Fearless with the Flank

Last night a friend and I took a Thai cooking class at Eurostoves in Beverly, MA. Everyone settled on a recipe to work at a station where all the ingredients and a set of Wusthoff knives were at the ready. The smell of lime, lemon grass, cilantro, and garlic unleashed as knives started chopping away. Cooking Thai food is quick. The preparation -- a lot of chopping and staging of ingredients -- can be a little daunting, time consuming. But put a perfectly weighted Wusthoff 8" knife in your hand, and oh my goodness, the chopping angels sing. (They sang so loudly I left the class with a Wusthoff.)

The chef pointed out that Thai dishes are excellent to make for company. All the prep can be done before guests arrive, then the cooking happens in a flash. As part of the evening's entertainment, grab a guest and have her read directions while you toss ingredients into the pan. As you flick ingredients together and a Thai dish materializes... well, pretty impressive.

Chef's first instruction: read the recipe thoroughly before doing anything else. Mine was going to be a quick prep: Thai Beef Salad. Then I shuddered. Flank steak. An oddity in my grilling repertoire. But what better place to learn how to grill that cut than in a cooking class. Chef gave me the "feel the flesh between your thumb and forefinger lesson" to check for medium-rare, but I wanted minutes. That's how I grill. Chicken breast on the grill, close the cover, set timer for 4 minutes, flip chicken, set timer for 4 minutes, take chicken off and let it rest. Chef suggested that I start with 4 minutes each side.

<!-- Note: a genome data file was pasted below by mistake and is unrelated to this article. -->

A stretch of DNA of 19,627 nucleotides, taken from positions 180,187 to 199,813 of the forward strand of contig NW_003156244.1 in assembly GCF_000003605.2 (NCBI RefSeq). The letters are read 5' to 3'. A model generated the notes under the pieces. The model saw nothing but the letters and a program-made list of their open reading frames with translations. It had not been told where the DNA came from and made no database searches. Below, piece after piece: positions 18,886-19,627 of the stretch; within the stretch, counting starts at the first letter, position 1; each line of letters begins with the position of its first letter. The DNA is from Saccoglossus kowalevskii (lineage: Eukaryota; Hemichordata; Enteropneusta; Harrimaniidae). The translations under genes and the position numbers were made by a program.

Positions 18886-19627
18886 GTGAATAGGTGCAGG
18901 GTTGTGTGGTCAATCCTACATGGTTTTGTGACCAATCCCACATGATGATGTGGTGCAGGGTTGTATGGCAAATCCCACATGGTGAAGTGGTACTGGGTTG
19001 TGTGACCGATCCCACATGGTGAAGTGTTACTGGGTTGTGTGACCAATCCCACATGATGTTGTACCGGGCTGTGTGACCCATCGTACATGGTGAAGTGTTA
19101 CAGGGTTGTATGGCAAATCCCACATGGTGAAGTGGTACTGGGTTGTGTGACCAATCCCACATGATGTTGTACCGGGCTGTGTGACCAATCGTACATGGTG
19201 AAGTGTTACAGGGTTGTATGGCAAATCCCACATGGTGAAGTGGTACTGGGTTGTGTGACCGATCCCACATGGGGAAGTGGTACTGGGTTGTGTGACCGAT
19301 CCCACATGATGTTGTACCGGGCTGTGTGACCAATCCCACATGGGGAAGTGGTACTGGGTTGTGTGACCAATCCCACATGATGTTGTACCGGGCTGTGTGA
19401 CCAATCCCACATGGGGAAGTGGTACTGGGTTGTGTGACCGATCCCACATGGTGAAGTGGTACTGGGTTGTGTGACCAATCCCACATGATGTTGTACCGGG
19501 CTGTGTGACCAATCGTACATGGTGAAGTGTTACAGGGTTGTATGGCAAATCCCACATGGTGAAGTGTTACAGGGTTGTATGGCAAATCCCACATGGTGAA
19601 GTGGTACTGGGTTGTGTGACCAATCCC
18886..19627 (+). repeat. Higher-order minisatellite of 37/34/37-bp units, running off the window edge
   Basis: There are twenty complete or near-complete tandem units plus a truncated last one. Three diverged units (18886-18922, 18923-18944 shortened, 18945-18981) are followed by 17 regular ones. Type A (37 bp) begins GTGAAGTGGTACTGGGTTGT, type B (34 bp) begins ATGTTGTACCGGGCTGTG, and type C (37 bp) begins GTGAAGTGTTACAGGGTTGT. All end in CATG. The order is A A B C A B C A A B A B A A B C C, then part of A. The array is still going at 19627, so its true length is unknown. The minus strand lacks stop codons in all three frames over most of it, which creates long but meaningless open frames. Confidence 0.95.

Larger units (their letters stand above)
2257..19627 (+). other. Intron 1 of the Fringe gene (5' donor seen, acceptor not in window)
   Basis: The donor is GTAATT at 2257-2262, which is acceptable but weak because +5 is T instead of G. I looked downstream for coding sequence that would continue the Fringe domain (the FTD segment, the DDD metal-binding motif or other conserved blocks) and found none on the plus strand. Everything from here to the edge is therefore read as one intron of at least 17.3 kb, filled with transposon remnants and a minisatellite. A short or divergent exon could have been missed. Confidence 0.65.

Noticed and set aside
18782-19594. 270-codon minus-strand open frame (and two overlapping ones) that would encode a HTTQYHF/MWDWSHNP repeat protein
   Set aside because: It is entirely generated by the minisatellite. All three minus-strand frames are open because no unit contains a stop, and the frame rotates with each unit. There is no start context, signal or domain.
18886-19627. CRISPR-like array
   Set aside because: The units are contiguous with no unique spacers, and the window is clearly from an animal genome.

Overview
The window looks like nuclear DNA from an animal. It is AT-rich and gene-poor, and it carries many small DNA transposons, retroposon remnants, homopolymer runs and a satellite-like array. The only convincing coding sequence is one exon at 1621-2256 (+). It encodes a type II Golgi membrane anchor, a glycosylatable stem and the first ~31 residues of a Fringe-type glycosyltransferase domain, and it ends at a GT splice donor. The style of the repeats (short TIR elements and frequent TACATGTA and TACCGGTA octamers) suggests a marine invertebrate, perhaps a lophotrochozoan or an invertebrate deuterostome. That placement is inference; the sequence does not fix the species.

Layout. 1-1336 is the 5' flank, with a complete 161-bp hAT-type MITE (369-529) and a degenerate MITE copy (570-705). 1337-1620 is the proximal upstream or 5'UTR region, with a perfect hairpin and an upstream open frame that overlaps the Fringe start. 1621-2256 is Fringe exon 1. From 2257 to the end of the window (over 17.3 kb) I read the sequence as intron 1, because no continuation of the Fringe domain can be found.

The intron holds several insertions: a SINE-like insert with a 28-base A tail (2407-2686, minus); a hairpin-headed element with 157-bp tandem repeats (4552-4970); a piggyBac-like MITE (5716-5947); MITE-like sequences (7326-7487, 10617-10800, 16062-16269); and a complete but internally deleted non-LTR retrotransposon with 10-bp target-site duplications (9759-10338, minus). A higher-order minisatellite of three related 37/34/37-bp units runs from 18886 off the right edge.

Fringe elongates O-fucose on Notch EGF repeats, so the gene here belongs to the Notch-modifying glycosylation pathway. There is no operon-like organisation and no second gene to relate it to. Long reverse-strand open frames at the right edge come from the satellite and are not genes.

I gave the 10" long steak a little salt and pepper seasoning and then laid it on the massive indoor grill under the ferocious fan. Beep, beep. I flipped the steak and noticed it looked a little strange on the top side. Had I thought to season both sides of the steak before putting it on the grill, I would have realized the steak was 15" long, not 10" long. Yes, I had grilled the steak folded up. I maneuvered the steak for an extra five minutes, eventually got all sides grilled, and removed it from the heat to set for 15 minutes. Lesson learned: In addition to reading the entire recipe, unfold all the ingredients.

Before grilling I had prepped the other salad ingredients and tossed them into a bowl: minced lemon grass, chopped spring onion, sliced red onion, match-sticked cucumber. I kept the dressing -- the juice of two limes and two tablespoons of fish sauce -- in a separate bowl. I laid out the garnishes of mint leaves, cilantro leaves and a tiny chopped beautiful bold red pepper.

Once cooled, I sliced the steak on the diagonal. When I got to the thick bit, it was a little too rare so I tossed it back onto the grill for a couple more minutes each side. Cooled it again, sliced it. Then I tossed all the chopped veg and the beef and the dressing into a bowl to work together until we were ready to eat. The platter of lettuce and the bowl of meat went into the fridge.

Just before serving, I dumped the beef onto the lettuce and spread it out a bit. Sprinkled the cilantro, mint and pepper over the top. Boom. Done. It was delicious!

This is going to be the salad of Summer 2013. All of those goofy grilling errors will happen before company even arrives.